Let’s be honest, most of us work to earn money to support our lifestyles. If we are lucky, we get to spend our days doing a job that we enjoy – most of the time anyway. But if you got a call to say you’d won a few million on the lottery, would you really keep getting up and going into your place of employment?
So, if we assume that people are at work because they need to be, it’s really important that employers take responsibility for making that time as satisfying, fulfilling and enjoyable as they can.
Some companies don’t realise that, pushing sole responsibility for motivation and engagement onto line managers. But if the workplace you provide is negative, stressful or downright unpleasant, then you’ll never achieve all you can as an organisation.
Fostering that positive working environment right from the top is not always straightforward – it’s a fine line between friendly and over-familiar, helpful and grating, relaxed and underproductive.
Here a few tips that might help you find the right balance.
And as such, you’ll never achieve perfection. We are not computers that can be programmed – everyone, no matter what their experience, makes mistakes sometimes. Understand this and encourage a blame-free culture. If your staff feel confident about admitting mistakes, then errors will be discovered earlier and so be put right quicker. Make any analysis about how the mistake can be avoided in the future by reviewing processes, etc., rather than focusing on personal failure.
You are dealing with human beings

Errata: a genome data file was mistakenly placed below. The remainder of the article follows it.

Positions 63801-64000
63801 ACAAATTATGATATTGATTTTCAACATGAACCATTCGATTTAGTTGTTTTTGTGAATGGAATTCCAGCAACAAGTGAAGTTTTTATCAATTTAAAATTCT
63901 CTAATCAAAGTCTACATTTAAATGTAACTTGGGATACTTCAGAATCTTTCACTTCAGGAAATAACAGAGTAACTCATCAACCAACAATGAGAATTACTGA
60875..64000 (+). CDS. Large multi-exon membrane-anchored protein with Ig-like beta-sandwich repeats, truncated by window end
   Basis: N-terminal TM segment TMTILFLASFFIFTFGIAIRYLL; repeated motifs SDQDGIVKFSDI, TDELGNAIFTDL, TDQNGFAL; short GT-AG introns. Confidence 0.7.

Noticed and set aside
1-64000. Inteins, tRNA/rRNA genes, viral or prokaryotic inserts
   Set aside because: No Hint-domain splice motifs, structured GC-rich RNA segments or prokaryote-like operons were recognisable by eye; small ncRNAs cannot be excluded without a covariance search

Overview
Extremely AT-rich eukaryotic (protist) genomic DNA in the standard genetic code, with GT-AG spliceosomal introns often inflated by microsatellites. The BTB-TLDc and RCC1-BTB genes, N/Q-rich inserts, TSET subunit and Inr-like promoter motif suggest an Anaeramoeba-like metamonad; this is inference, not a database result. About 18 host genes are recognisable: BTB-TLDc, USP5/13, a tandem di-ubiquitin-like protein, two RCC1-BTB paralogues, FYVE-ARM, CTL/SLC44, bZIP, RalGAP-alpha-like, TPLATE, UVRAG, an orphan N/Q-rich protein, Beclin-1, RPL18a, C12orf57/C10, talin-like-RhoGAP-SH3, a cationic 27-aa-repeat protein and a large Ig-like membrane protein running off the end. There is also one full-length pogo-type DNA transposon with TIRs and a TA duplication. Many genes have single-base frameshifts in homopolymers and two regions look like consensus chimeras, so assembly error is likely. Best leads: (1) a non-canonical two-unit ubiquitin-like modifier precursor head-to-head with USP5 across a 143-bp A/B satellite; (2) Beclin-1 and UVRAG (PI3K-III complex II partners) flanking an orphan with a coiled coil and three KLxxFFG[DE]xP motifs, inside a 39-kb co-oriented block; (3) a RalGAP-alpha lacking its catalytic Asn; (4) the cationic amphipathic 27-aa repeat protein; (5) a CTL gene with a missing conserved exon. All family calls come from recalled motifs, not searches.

Human beings with partners, children, animals, illnesses. Human beings that sometimes feel on top of the world and sometimes feel down in the dumps. By allowing some flexibility and work/life balance, you’ll not only avoid resentment but actively foster an appreciative workforce whose loyalty to you will be strengthened.
Everyone likes to be recognised
Find ways to celebrate achievements – even small ones. It may be that someone has pulled off the biggest ever contract, or that they are always smiling and helpful. If staff are making a positive contribution, thank them, recognise them, and they’ll be prepared to go the extra mile for you in the future.
Give your employees freedom to manage
By allowing a level of independence, you are showing you trust your employees to make sound judgement calls. We’ve all been on the end of a customer service call where the operator has no authority to do anything – “I’ll have to ask my manager”. How dispiriting for them to know that they are not trusted to be able to solve a customer’s problem. By allowing independence, you’ll find people come up with new ideas, creative ways to solve problems and flourish in their role.
Fear in the workplace is such a destructive emotion. It stifles any type of creativity and innovation. Fear of failure, fear of being told off, fear of change. Encourage staff to challenge the status quo, to come up with new ideas. And of course, it goes without saying that no one should fear their boss. Be vigilant about any form of workplace bullying and stamp on it immediately.
Invest in your staff
Spending money on training is a brilliant investment that will be rewarded many times over. And invest time in supporting and mentoring employees, letting them benefit from your expertise without over asserting your authority.
Keep checking you are getting it right
Things can go off the rails without you noticing, so put processes in place to get candid staff feedback. Using tools such as suggestion boxes, 360-degree appraisals, staff surveys, and so on allow you to pick up on areas that may be causing staff dissatisfaction.
Ultimately, your company’s success is down to the collective success of each member of staff. Creating an environment where everyone feels valued, is able to make a positive contribution and can be part of collective effort to meet the company’s shared goals will have a huge impact on your bottom line.
Share this article